Think Before You Like: Social Media’s Effect on the Brain and the Tools You Need to Navigate Your Newsfeed, by Gup P. Harrison ~ We live in a scary world, but the internet is a whole ‘nother ballgame.  I’m not one of those sorts to take risqué pictures– of say, their feet– and post them on the internet.  But I do need to be aware of who is out there prowling for my information, how they do it, and why they do it.  This, so I can be a critical thinker and make conscious decisions about what I post and why.  So, when I saw this book displayed at the library, I checked it out immediately.  One thing I appreciated about it is that the author handles lots of information in a reader-friendly format.  The last book I read on the realities of the modern tech world (The Aisles Have Eyes, by Joseph Turow—which I do recommend) was not so accessible for the average layman like me.  I felt it went as deep as one could wish into the subject matter.  If you are on the internet (which you probably are if you’re reading my blog), you need to be informed about what you’re *really* doing to yourself.  Big Brother isn’t coming—it’s already here.  The author says he isn’t for urging paranoia, however I felt paranoid.  If you are apt to worry yourself sick, I wouldn’t recommend this.  For all other citizens of planet earth, please stop the self-delusion and rid yourself of ignorance by reading this book. 

Embracing the Body: Finding God in Our Flesh and Bone, by Tara M. Owens ~ Sometimes, I am disgusted with humanity, including my own.  Do you ever feel this way?  Not thin enough, put together enough, clean enough, curvy enough, tall enough, smooth enough…  I felt so discouraged that I decided to order this book on inter-library loan, hoping it would help me somehow.  I knew I needed soul-help.  I have not yet finished it, but I know God is working with me through it.  It is not one you just voraciously inhale, but one you reflectively process through.  I’m taking a lot of notes, and I love the devotional exercises at the end of each chapter.  Owens takes her time getting to her point in each chapter, so that you often don’t understand where she’s going with it until the end.  But I’m finding I’m okay with that.  I doubt that I would find myself in the same denominational church as the author, but there are things to learn from Christians across the board.  So far I have not had any major bones to pick with her about doctrinal issues.  If you are a lover of spiritual formation, I’m sure you will enjoy this.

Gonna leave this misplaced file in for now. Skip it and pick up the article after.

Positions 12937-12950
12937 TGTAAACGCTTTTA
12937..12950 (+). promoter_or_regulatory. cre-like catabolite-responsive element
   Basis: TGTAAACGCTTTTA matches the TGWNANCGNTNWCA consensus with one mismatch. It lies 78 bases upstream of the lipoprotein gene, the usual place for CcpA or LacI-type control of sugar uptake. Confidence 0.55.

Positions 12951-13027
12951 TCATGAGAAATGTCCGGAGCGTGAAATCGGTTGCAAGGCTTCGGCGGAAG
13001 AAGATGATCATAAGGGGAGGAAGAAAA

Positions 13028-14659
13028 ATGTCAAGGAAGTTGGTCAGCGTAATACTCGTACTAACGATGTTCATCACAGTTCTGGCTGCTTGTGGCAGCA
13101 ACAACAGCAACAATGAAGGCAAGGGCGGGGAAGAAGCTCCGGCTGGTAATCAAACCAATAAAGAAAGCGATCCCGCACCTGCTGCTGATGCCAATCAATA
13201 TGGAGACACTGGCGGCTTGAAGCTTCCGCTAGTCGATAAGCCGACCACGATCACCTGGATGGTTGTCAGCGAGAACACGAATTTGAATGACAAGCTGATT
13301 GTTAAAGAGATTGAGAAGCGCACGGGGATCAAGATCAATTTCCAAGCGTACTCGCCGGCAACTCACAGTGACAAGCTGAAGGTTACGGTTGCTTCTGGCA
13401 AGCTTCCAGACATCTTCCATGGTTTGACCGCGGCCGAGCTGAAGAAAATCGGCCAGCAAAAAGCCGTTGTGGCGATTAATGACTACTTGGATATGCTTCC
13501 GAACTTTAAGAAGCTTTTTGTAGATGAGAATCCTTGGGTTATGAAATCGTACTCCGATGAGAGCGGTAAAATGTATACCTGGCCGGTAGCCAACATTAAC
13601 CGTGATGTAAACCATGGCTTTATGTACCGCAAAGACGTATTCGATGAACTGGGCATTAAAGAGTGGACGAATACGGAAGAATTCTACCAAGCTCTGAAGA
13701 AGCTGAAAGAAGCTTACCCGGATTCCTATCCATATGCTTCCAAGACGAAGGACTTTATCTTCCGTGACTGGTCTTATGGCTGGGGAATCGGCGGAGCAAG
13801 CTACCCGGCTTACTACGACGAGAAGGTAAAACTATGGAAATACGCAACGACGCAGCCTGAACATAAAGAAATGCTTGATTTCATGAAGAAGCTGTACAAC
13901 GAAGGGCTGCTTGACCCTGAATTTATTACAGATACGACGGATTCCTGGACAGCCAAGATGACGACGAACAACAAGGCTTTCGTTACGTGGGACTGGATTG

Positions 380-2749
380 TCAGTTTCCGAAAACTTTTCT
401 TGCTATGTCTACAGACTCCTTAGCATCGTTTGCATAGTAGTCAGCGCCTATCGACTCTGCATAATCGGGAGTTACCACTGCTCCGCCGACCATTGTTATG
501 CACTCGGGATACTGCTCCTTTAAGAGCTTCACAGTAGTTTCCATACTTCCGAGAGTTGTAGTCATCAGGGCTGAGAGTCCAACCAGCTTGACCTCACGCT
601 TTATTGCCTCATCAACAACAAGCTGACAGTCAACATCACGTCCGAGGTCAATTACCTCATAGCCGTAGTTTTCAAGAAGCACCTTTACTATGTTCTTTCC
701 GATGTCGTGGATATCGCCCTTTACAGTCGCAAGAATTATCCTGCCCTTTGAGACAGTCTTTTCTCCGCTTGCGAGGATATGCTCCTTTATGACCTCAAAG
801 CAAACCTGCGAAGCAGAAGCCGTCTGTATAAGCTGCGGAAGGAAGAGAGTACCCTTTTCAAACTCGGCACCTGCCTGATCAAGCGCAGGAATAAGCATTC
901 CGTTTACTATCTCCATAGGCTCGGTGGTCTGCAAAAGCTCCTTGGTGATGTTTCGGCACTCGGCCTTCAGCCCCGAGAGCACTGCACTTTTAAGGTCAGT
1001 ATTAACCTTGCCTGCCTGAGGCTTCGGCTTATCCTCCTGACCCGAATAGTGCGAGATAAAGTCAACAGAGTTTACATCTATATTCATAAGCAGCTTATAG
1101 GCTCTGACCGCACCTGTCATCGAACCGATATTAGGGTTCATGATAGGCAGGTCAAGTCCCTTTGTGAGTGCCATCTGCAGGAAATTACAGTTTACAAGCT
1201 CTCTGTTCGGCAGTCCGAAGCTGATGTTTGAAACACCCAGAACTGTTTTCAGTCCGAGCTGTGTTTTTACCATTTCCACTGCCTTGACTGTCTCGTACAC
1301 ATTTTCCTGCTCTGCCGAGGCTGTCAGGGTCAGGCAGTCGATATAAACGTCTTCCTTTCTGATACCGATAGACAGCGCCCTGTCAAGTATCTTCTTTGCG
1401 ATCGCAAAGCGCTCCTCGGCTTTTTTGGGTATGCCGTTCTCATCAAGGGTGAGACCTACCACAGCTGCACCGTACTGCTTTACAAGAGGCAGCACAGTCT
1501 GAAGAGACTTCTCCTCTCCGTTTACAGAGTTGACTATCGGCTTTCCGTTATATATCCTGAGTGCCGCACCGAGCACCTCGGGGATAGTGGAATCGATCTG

Tags: , , , ,

Non-Fiction Books I’m Liking (Spring 2018)

Think outside the box this spring by reading up on God’s creation– both the supernatural and yourself!

The Unseen Realm, by Michael S. Heiser~ I had questions and lots of them.  Of course I knew the answers are in the Bible, but there are many things I didn’t understand.  It was so frustrating!  Then I heard a Bible scholar interviewed on the Moody program, In the Market with Janet Parshall (which you can listen to for a limited time here).  What he had to say was so informative, interesting, and outside the box that I actually tried calling into the program with a question to ask but couldn’t get through because the lines were lit.  Since that didn’t work, I set about to order his book through the library.  I spent countless hours reading, rereading, and copying two composition notebooks full of reference notes.  Even the footnotes were as fascinating as the rest of the book.  I read it so much I was thoroughly wore out with the thing by the time I reached Chapter 42!  And then I went exploring through his website, blog, articles and podcast because he has even more amazing footnotes.  Is this book about spiritual warfare?  That is what I thought it was before I started reading it, but it is not that exactly.  It is more all-encompassing than that.  I would say it is rather more the story of created, spiritual beings and the world’s history from a biblical perspective from the beginning to the end.  Is it about weird, alternative doctrine?  No, you don’t have to worry about that.  Heiser may not always side with traditional teaching, but he always backs his statements up with rock-solid exegesis and his extraordinary knowledge of Hebrew.  I felt in awe of the creativity and majesty of God while reading his explanations of various bible passages.  There is one area where I would disagree with, and that is over the question of whether the Flood was a local or global catastrophe (I side with global).  Although I’m not sure that he specifically intended this, I sometimes felt like God was portrayed as continually bummed out in His plan to be in relationship with people and kept moving to the next best plan until He finally came up with Plan Z (Jesus Christ).  It didn’t feel in keeping with the truth of God’s omniscience.  However, I admire his goal of taking the academic out of the stuffy halls and bringing it to the ordinary Christian.  I will be on the lookout for more books by him, and hope there will be soon! [*Note: If you have a hard time getting your head around intense bible study, you may prefer Heiser’s easier version of this information in another book called Supernatural.]